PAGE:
The colonials of all classes were divided: about a third of white men were Patriots who wanted independence. A third were Loyalists who didn’t. And a third sat on the fence. This was not a war of colonials against imperialists, but a civil war of colonials against one another, with rival empires using both sides in a proxy war.

“To win their civil war,” Taylor argues, “genteel Patriots had to build a cross-class coalition that appealed to thousands of men and women” — just as Donald Trump and his genteel plutocrats built a coalition of working-class and middle-class voters that beat the genteel plutocrats led by Hillary Clinton.

Training in domestic terrorism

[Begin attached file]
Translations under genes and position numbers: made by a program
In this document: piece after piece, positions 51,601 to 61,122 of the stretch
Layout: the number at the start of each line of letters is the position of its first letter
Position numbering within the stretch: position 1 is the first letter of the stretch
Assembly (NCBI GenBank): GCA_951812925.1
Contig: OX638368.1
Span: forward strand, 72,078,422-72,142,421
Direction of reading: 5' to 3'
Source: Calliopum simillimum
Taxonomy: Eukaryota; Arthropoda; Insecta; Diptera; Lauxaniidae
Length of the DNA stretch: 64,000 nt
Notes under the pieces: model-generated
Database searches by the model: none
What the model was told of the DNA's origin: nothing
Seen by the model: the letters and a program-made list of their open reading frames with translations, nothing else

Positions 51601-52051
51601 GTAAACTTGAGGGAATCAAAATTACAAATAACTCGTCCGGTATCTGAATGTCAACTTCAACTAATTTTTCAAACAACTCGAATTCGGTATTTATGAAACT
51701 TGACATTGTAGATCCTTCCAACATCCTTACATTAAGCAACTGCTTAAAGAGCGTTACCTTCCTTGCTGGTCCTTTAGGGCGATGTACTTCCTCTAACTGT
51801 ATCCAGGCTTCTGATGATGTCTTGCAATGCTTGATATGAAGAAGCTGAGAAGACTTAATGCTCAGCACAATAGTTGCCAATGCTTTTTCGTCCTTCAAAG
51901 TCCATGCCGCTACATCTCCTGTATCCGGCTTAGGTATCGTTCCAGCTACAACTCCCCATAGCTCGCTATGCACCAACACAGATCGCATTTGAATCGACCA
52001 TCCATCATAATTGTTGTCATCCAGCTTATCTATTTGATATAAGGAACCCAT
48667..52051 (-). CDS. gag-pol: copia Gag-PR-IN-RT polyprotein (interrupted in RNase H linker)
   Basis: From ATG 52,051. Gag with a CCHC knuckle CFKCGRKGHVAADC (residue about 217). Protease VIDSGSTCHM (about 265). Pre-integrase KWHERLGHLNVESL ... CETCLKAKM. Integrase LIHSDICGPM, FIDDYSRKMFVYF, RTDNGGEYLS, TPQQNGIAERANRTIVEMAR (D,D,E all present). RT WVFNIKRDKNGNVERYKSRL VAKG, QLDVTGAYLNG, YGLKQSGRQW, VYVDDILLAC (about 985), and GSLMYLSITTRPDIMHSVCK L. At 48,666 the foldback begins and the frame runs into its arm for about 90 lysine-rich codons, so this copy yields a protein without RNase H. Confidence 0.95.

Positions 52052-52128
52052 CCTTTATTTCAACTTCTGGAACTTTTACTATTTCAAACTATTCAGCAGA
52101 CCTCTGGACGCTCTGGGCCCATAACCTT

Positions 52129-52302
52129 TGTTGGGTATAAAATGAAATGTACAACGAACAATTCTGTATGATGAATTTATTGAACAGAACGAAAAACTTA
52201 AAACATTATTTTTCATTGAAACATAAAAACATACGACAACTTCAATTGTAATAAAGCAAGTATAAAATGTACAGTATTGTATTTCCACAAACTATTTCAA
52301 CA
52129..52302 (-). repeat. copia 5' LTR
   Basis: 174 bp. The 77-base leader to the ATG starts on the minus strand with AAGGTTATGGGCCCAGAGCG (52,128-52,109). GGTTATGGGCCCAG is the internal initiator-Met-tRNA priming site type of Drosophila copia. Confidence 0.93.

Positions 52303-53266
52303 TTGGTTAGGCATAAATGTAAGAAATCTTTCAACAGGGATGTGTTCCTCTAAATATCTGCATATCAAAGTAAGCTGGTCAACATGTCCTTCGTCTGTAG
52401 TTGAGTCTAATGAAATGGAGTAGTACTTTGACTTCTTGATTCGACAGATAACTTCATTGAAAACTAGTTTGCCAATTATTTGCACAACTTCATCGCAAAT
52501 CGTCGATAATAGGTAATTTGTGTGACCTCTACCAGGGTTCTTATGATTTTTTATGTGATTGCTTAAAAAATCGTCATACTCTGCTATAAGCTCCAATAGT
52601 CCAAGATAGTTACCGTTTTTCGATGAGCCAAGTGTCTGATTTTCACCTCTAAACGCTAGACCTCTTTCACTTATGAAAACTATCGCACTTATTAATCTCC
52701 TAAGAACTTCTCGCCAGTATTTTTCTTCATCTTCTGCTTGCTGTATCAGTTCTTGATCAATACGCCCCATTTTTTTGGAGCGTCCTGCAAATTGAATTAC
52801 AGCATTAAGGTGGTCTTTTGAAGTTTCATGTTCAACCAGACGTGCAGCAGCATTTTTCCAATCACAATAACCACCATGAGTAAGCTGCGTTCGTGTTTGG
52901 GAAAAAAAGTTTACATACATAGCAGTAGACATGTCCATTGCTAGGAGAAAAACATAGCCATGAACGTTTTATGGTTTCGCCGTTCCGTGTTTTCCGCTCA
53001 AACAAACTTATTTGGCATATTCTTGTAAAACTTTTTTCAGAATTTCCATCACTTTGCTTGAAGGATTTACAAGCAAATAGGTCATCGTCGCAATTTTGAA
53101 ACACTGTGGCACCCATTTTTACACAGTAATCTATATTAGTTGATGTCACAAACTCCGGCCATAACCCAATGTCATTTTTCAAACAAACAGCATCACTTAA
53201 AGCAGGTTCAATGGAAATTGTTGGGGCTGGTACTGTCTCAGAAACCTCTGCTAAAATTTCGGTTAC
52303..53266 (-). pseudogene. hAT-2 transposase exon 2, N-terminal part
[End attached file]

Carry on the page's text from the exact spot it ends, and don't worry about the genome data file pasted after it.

Years of squabbles and riots over British taxes trained the Patriots in domestic terrorism — not just against the British and their officials, but against their own neighbours and relatives. Tarring and feathering a Loyalist was no prank but instead the sadistic application of hot tar to human skin (the feathers often came from pillows flung by housewives from their bedroom windows to the mob in the street). Loyalist newspapers were shut down; freedom of the press was a Patriot monopoly.

Even so, the Revolution was a near-run thing. Quebec and the rich Caribbean island colonies had no interest in breaking away. The Continental Congress had to print phony money to pay its soldiers (who often deserted). If the British had had competent generals, they could have erased Washington’s ragged army, which relied heavily on French support.